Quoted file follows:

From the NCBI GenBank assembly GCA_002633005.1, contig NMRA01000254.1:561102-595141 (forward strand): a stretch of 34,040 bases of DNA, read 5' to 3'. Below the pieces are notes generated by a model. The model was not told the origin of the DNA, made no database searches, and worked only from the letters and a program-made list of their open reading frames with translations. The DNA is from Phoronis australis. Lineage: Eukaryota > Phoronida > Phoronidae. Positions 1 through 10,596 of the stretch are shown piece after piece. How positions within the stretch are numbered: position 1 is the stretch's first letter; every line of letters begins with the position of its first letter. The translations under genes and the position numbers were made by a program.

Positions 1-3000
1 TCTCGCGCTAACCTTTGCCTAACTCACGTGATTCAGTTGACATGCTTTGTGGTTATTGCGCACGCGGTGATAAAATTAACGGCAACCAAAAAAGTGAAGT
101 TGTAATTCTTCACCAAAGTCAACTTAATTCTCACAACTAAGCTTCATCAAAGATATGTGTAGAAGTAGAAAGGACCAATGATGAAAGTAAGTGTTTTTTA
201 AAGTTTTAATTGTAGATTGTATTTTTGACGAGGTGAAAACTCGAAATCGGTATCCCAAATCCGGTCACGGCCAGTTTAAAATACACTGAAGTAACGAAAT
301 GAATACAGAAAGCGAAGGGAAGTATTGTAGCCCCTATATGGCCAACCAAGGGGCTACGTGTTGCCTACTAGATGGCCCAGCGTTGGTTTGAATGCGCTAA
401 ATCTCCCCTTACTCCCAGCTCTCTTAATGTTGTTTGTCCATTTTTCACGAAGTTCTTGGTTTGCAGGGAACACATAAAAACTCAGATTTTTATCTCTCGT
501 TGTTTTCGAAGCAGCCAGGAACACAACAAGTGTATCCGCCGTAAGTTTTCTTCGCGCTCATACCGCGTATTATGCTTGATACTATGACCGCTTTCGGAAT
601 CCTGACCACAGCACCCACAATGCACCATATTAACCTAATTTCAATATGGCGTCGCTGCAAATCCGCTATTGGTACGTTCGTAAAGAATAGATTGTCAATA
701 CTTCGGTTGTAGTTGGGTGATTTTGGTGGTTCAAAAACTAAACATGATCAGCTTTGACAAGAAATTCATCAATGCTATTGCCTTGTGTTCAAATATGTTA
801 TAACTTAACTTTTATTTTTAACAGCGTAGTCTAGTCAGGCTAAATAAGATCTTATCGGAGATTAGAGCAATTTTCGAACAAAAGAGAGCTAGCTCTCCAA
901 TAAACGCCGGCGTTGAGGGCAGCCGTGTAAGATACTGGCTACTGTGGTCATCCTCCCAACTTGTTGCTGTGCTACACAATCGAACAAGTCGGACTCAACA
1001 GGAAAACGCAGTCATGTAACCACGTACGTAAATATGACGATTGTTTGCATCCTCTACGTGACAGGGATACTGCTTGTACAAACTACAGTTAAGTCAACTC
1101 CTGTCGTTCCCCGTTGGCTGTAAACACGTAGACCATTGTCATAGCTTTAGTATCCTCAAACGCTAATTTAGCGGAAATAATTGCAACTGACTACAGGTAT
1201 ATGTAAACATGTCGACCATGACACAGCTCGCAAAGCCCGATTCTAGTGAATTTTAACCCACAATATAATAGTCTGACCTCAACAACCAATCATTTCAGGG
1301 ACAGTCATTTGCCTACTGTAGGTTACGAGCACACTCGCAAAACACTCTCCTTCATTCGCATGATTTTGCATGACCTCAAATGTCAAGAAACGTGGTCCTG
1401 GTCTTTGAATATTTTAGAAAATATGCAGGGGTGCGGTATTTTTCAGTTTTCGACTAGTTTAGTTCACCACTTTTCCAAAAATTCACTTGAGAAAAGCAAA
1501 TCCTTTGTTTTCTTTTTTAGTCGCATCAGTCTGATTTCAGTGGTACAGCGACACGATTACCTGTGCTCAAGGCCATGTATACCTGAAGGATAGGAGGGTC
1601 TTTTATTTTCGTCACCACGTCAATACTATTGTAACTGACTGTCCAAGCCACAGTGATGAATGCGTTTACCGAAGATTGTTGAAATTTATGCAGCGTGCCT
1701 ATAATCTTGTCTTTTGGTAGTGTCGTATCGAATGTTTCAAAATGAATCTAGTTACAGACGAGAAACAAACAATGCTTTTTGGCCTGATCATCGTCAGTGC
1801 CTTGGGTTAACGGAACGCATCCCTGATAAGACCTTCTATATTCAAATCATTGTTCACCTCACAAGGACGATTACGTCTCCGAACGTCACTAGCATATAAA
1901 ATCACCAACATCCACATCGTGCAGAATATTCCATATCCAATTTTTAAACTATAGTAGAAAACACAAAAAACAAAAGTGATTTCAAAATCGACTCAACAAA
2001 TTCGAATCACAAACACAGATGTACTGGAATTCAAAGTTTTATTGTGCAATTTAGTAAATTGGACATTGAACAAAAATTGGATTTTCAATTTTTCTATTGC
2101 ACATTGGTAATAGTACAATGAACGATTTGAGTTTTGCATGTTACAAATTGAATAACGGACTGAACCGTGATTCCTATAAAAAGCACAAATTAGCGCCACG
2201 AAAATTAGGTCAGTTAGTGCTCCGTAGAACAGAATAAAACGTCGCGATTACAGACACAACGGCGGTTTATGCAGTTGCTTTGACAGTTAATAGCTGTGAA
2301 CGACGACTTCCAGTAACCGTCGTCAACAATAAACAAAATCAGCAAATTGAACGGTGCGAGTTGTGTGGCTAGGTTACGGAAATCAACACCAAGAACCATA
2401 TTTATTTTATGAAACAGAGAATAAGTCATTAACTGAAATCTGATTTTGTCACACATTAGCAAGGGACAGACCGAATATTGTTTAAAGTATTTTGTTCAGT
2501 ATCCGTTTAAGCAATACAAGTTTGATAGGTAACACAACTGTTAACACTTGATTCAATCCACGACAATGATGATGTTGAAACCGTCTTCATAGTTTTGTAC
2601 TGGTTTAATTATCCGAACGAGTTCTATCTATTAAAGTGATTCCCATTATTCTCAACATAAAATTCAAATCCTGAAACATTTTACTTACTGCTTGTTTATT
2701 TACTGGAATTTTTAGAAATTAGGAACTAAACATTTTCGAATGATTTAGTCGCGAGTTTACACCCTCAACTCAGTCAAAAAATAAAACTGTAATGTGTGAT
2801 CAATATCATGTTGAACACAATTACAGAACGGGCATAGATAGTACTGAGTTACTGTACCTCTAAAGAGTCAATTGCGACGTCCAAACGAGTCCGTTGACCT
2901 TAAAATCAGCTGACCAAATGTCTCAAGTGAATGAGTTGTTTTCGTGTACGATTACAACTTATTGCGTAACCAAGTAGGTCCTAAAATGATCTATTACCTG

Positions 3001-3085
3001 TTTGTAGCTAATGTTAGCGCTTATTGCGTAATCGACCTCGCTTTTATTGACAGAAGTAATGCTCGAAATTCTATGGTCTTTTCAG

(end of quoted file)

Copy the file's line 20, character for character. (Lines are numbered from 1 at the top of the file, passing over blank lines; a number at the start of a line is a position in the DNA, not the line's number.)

1701 ATAATCTTGTCTTTTGGTAGTGTCGTATCGAATGTTTCAAAATGAATCTAGTTACAGACGAGAAACAAACAATGCTTTTTGGCCTGATCATCGTCAGTGC